Calmed by rippling water
The Sagawa Art Museum is located in Moriyama along the shores of Lake Biwa. Its Raku Kichizaemon Pavilion was designed by Raku Jikinyu, the fifteenth generation of the Raku family, and was completed in 2007. This gallery, expressing a contemporary sensibility towards the tea ceremony, is a manifestation of the artist’s aesthetic sense, and also a space for his activities. The museum's distinctive feature is its magnificent water garden, which appears much like a lake. Below ground, there is a hall, five exhibition rooms, an anteroom, a waiting room, a stone wash basin, a tea ceremony space with a koma (small room) and a hiroma (large room), and a passageway leading to these rooms.
The guests are not immediately ushered into the tea room, but first prepare themselves in the anteroom, known as the yoritsuki, where they store any belongings not needed for the tea ceremony in a furoshiki (wrapping cloth) and change into tabi (split-toe socks). Next, they are taken to the waiting room (machiai) where they await the other guests’ arrival.
The surrounding water garden is dotted with floating islands of greenery: a mixed planting space of reeds and cattails. A chashitsu (teahouse) is a different world that exists in ordinary daily life, and these plantings seemed to function as a boundary between the large space of a modern art museum and this isolated other dimension. I timed my visit to allow me a dawn view of the pavilion’s exterior. Reeds and cattails, which thrive vigorously in summer, obscured all but the roof. From this serene outward appearance, we get our first sense of this facility’s unique feature: that most of it stands underground, below the water's surface.
In the deepest part of the underground, there is a hall and a group of exhibition rooms. Here, Raku Jikinyu's work and activities are presented, revealing his influences and inspirations, from regions to handicrafts to collaborations with other artists. Here, I sensed the aura of the artist, struggling with the over 400 years of tradition of the Raku family and the tea ceremony, and with the concept of shuhari, the three stages of learning an art from a master: shu-following; ha-breaking out; ri-separating. The artist's close association with antique Balinese wood carvings is particularly interesting, as is his devotion to the use of recycled Balinese wood in the details of the entire pavilion.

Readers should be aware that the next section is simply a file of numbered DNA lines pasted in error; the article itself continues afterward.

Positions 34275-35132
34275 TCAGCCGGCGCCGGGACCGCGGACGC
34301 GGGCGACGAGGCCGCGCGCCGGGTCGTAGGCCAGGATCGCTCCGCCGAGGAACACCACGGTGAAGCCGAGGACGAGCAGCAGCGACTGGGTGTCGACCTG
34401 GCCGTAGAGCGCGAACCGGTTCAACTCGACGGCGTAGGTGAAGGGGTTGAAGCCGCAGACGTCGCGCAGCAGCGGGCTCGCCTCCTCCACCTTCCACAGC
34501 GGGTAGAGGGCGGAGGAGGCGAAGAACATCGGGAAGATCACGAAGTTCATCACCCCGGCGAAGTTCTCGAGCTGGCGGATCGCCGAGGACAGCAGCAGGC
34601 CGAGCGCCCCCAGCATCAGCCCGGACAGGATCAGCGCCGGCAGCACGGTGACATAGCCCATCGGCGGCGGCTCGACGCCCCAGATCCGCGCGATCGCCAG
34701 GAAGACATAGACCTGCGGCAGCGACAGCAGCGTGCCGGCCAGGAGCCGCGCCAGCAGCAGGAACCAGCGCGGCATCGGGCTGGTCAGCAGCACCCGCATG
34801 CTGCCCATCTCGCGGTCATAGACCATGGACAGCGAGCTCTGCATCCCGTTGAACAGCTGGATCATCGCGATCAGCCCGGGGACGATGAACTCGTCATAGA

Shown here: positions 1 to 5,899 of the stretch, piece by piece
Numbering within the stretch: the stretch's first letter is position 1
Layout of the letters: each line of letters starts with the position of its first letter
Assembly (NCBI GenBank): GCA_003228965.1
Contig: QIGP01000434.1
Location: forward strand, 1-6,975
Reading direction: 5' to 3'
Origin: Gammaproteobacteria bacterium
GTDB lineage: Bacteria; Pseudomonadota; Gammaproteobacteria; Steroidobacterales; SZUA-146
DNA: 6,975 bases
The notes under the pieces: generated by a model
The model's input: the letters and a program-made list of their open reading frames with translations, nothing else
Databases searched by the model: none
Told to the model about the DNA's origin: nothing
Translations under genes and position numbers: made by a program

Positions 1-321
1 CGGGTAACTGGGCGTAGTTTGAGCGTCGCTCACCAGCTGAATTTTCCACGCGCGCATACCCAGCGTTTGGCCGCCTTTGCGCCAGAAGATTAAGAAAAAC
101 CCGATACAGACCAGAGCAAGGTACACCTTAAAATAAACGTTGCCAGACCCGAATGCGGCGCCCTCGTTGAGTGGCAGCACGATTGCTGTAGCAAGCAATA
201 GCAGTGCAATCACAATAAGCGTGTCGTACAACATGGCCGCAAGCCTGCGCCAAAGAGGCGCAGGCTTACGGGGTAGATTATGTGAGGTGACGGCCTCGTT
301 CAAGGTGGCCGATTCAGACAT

The luminous interior of the museum, evoking the shimmering surface of the water, makes it apparent that it was designed to highlight the sensation of being in a deep underwater space. The hall that is the first large space one encounters downstairs, is a large minimalist space with black concrete walls and a North American pine floor. The surface of the black concrete bears the marks of the cedar planks used for the formwork. Around noon, the wavering light falls like a waterfall through the glass on the upper level of the space, which is a large black wall when viewed in a retracted position.
The passageway is lined with railroad ties, and the light shining through the partial slits on the cylindrical concrete wall deeply penetrates the shadows of the space. The waiting area before the koma is a bright void-like opening, where dazzling direct light reflects off the water film dripping along the wall and glistens. After stepping along the black stones, I seated myself on a rustic bench and admired the waterscape for a while. The passageway that then leads to the small room darkens completely, and a black stone basin buried in the earth stands by quietly in the darkness.
The koma known as Banda-an, is a 3.5-mat space. The space, like underwater shadows, emerges in the pale light that arrives as the reflection of the water surface is filtered through the washi paper. The alcove and alcove post are both recycled Balinese wood. After a short time in the dim interior, one senses that the sacred aura of this ancient wood may penetrate one’s very being. When participating in the tea ceremony, it must be pleasant to enjoy koicha (dark matcha) and a traditional kaiseki-ryori meal here. Suddenly I was visited by a vision of a scene in which Jikinyu’s teaware and tea ceremony utensils shone in their element in this lustrous dark space in the water’s depths.
When you go up to the large room, Fugyoken, it is completely bright. This space is open to the outside. It is at the same level as the ground and the water, and rippling light reflected off of the surface of the water seems to warp and sway the eaves and ceiling of the room. The transition from the dark small room at the bottom of the water to the spacious room with its undulating light is dramatic. Presumably, the artist intended the end of the tea ceremony to be in the evening, when guests enjoy a bowl of weak tea; the low light flows into the room like waves, intensifying the orderliness of the tatami mats and the constructivist alcove.
Black stones imported from Zimbabwe are arranged between the water surface and the tatami mats. The texture of the stone suggests nature’s providence, but the precision of the elaborate and meticulous masonry form also conveys the keen sensibilities of stone garden artisans. Tatami mats are exquisitely and precisely fitted between the stones. There are various means available to divide the spacious tea room, including hanging shoji screens and latticed shutters, but I felt the most original and wonderful perspective was that offered by opening all the partitions and looking out from the area by the alcove.